The US Air Force has problems with the delay in training new pilots, which is primarily related to the outdated fleet of the T-6 and T-38 training aircraft: this conclusion was made public by Deputy Chief of Staff General David W. Alvin, as the Air and Space Forces Magazine reports.
As Olvin notes, due to problems with the condition of the training aircraft, the delay in the start of the training of new pilot officers can reach up to two or even more years.
For example, while in general the training program for pilots or fighters is estimated to last up to two or more years, due to problems with the fleet of training aircraft, pilots have to wait from 18 to 24 months just to start training.
Thus, in the 2024 budget request, the USAF wants to receive $12.6 million to support the safety and maintenance of T-38 aircraft and another $11.3 million to modify the T-6.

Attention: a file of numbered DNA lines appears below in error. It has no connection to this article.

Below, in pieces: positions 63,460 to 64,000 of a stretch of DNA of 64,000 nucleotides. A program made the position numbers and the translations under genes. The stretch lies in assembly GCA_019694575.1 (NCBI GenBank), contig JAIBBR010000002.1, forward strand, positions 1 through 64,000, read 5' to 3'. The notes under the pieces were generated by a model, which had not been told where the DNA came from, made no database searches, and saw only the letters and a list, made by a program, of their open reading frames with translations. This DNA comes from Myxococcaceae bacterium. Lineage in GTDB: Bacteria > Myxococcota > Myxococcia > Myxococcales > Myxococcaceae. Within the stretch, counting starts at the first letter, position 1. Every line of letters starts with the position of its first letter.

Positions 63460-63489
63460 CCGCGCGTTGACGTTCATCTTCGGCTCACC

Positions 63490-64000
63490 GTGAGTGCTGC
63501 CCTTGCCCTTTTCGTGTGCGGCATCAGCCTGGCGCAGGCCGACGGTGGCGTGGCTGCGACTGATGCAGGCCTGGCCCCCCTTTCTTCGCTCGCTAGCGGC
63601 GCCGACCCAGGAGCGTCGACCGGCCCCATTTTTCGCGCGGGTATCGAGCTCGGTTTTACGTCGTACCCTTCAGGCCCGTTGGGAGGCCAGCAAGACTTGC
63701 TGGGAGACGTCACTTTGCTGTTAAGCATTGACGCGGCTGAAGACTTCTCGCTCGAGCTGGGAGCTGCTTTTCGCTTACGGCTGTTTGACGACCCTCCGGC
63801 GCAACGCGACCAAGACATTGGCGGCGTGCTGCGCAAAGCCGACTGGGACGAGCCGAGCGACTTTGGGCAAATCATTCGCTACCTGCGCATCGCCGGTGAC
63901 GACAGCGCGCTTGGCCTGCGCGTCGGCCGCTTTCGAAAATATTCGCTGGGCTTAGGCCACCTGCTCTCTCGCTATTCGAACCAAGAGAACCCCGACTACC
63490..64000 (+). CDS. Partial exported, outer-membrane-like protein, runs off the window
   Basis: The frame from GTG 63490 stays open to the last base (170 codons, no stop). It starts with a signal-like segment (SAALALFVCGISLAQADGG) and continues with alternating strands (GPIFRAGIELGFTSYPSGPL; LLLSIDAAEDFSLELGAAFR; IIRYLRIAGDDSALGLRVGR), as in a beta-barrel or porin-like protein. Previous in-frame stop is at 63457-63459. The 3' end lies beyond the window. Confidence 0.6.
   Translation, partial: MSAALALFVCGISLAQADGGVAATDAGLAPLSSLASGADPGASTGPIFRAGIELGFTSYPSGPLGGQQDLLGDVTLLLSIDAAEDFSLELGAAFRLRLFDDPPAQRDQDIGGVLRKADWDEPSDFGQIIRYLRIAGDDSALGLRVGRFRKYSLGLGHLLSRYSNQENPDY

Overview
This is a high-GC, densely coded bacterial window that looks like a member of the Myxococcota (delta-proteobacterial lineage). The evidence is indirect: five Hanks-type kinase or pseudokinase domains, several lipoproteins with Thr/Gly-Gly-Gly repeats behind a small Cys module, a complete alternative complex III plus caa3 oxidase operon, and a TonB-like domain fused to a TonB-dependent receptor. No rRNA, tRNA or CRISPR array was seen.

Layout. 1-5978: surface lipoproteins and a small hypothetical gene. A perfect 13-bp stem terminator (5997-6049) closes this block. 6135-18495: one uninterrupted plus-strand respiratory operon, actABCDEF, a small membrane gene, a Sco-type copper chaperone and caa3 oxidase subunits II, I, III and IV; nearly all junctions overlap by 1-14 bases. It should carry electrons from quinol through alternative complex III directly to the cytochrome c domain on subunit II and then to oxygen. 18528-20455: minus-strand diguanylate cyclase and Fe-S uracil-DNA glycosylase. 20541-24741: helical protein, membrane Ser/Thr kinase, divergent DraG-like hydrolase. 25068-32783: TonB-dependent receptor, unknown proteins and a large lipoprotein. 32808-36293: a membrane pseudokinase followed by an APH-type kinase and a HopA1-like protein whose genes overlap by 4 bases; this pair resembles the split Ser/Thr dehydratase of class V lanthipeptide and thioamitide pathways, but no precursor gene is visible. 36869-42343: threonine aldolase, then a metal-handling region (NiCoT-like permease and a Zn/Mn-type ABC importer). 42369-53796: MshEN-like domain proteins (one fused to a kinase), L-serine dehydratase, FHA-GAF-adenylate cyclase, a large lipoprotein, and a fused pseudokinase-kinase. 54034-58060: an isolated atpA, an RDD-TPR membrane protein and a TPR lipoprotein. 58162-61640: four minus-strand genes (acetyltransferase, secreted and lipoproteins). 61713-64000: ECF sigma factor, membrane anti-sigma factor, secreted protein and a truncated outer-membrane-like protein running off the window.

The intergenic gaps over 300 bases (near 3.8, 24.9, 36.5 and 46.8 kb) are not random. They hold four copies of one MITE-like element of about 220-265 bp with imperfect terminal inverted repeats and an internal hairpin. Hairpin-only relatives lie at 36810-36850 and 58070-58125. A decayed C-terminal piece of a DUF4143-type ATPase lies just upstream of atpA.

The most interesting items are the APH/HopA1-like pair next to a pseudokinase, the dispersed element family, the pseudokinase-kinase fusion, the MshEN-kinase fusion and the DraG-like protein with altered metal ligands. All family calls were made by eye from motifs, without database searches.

The new training aircraft should radically solve this problem, but recently it was reported that the new T-7 Red Hawk will be delayed for at least 2 years, and this is actually the reason why that the service is forced to direct funds to obsolete jets.
The service is also experiencing a shortage of pilots: although the US Air Force currently has enough pilots to fit all the cockpits, at the same time there are not enough of them for other positions where their experience might be needed.
They suffer primarily due to the fact that they are the "last in the queue": first they fit the cockpits of combat aircraft, then training and test cabins, after that management positions and finally all other positions where specialists with experience are also needed.
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